## Multidimensional scaling

Given a set of distances (dis-similarities) between objects, is it possible to recreate a dimensional representation of those objects?

Model: Distance = square root of sum of squared distances on k dimensions dxy = √∑(xi-yi)2

Data: a matrix of distances

Find the dimensional values in k = 1, 2, ... dimensions for the objects that best reproduces the original data.

Example: Consider the distances between nine American cities. Can we represent these cities in a two dimensional space.

```    BOS     CHI     DC      DEN     LA      MIA     NY      SEA     SF
BOS     0       963     429     1949    2979    1504    206     2976    3095
CHI     963     0       671     996     2054    1329    802     2013    2142
DC      429     671     0       1616    2631    1075    233     2684    2799
DEN     1949    996     1616    0       1059    2037    1771    1307    1235
LA      2979    2054    2631    1059    0       2687    2786    1131    379
MIA     1504    1329    1075    2037    2687    0       1308    3273    3053
NY      206     802     233     1771    2786    1308    0       2815    2934
SEA     2976    2013    2684    1307    1131    3273    2815    0       808
SF      3095    2142    2799    1235    379     3053    2934    808     0
```

This can be done in R by using the cmdscale function. First copy the distances from above to the clipboard. Then use the following commands:

```

source("http://personality-project.org/r/useful.r")     #get some extra functions, including read.clipboard()

cities   #show the data
city.location <- cmdscale(cities, k=2)    #ask for a 2 dimensional solution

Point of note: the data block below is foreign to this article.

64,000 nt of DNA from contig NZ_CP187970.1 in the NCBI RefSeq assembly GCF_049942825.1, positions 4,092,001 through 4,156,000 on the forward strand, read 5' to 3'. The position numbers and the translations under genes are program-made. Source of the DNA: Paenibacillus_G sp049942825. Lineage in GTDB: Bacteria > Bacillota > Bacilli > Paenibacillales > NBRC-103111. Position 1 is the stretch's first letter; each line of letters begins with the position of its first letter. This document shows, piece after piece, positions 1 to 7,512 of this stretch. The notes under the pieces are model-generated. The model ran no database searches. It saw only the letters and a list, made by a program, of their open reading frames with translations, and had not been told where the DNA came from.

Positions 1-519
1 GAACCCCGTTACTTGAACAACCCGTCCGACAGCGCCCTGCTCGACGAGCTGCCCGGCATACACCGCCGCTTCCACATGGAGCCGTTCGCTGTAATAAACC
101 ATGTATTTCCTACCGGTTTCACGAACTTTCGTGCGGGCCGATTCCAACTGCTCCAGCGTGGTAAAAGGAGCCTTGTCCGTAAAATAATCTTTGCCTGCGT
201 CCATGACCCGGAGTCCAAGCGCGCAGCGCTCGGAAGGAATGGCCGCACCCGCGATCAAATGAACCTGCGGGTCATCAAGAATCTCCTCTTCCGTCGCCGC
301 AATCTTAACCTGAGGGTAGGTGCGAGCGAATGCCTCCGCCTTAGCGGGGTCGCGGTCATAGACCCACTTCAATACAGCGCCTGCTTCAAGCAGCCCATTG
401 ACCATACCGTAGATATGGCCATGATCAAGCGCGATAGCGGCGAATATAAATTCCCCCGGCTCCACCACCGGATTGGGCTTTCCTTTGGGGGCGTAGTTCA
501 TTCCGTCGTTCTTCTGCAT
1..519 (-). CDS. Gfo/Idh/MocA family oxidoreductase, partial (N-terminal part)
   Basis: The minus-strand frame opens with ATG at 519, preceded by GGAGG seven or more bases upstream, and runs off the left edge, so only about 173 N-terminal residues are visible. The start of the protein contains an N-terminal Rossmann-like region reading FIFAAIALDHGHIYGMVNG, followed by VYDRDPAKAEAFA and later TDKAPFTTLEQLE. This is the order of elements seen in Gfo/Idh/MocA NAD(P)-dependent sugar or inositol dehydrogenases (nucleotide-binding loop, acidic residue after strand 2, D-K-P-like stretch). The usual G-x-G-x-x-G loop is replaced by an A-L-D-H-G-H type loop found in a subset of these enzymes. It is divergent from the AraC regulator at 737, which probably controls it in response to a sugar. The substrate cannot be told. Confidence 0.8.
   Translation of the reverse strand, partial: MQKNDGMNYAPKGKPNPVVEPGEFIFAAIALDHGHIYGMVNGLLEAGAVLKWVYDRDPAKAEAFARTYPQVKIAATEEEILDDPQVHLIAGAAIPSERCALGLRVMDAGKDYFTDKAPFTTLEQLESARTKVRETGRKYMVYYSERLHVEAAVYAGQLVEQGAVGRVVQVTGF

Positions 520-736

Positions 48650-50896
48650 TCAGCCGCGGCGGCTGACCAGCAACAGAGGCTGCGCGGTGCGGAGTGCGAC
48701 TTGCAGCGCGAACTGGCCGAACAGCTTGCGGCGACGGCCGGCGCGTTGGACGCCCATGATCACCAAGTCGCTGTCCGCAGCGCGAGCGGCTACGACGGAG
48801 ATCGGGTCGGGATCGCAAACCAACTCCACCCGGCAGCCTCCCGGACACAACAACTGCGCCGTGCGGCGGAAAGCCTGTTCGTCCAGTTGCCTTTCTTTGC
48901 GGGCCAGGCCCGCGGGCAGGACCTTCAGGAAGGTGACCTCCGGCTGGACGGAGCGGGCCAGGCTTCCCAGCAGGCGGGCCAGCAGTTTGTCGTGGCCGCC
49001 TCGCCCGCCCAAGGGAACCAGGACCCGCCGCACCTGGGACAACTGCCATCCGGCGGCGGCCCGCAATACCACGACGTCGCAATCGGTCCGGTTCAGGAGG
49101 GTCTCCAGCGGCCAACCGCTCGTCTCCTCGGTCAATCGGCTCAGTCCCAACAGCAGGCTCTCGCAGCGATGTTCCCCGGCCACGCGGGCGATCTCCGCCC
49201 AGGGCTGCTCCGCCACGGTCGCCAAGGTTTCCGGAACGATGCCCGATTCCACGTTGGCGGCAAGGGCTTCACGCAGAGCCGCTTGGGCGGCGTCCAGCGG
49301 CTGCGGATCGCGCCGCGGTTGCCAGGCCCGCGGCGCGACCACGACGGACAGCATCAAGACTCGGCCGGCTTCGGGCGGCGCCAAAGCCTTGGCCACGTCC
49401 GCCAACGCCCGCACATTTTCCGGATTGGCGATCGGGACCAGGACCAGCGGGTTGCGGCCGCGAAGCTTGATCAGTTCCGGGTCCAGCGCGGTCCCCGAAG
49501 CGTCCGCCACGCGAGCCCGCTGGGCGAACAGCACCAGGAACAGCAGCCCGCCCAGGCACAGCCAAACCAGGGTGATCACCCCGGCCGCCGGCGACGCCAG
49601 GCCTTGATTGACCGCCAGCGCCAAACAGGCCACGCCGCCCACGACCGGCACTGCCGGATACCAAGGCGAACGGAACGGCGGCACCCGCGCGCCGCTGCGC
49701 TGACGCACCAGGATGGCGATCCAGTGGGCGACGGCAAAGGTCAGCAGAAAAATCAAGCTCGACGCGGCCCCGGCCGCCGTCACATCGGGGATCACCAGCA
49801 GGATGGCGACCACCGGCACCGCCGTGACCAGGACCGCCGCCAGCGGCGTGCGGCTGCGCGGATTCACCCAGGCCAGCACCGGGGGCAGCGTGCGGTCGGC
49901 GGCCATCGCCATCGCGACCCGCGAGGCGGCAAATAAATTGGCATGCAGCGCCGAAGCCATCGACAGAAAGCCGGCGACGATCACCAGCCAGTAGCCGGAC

round(city.location,0)        #print the locations to the screen
plot(city.location,type="n", xlab="Dimension 1", ylab="Dimension 2",main ="cmdscale(cities)")    #put up a graphics window
text(city.location,labels=names(cities))     #put the cities into the map

```

The output gives us the the original distance matrix (just to make sure we put it in correctly, the x,y coordinates for each city, and then the following graph.

```cities <-read.clipboard(header=TRUE)
> cities   #show the data
BOS  CHI   DC  DEN   LA  MIA   NY  SEA   SF
BOS    0  963  429 1949 2979 1504  206 2976 3095
CHI  963    0  671  996 2054 1329  802 2013 2142
DC   429  671    0 1616 2631 1075  233 2684 2799
DEN 1949  996 1616    0 1059 2037 1771 1307 1235
LA  2979 2054 2631 1059    0 2687 2786 1131  379
MIA 1504 1329 1075 2037 2687    0 1308 3273 3053
NY   206  802  233 1771 2786 1308    0 2815 2934
SEA 2976 2013 2684 1307 1131 3273 2815    0  808
SF  3095 2142 2799 1235  379 3053 2934  808    0
> city.location <- cmdscale(cities, k=2)    #ask for a 2 dimensional solution
> round(city.location,0)        #print the locations to the screen
[,1] [,2]
BOS -1349 -462
CHI  -428 -175
DC  -1077 -136
DEN   522   13
LA   1464  561
MIA -1227 1014
NY  -1199 -307
SEA  1596 -639
SF   1697  132
```

This solution can be represented graphically:

Note that the solution is not quite what we expected (it is giving us a mirrored Australian orientation to American cities.) However, by reversing the signs in city.location, we get the more conventional representation:

```
city.location <- -city.location
plot(city.location,type="n", xlab="Dimension 1", ylab="Dimension 2",main ="cmdscale(cities)")    #put up a graphics window
text(city.location,labels=names(cities))     #put the cities into the map

```

(Using the maps package we can compare this solution to a map of the US.

```
map("state")
```

A useful feature is R is most commands have an extensive help file. Asking for help(cmdscale) shows that R includes a distance matrix for 20 European cities. The following commands (taken from the help file) produce a nice two dimensional solution. (Note that since dimensions are arbitrary, the second dimension needs to be flipped to produce the conventional map of Europe.)

```
loc <- cmdscale(eurodist)
x <- loc[,1]
y <- -loc[,2]
plot(x, y, type="n", xlab="", ylab="", main="cmdscale(eurodist)")
text(x, y, names(eurodist), cex=0.8)

```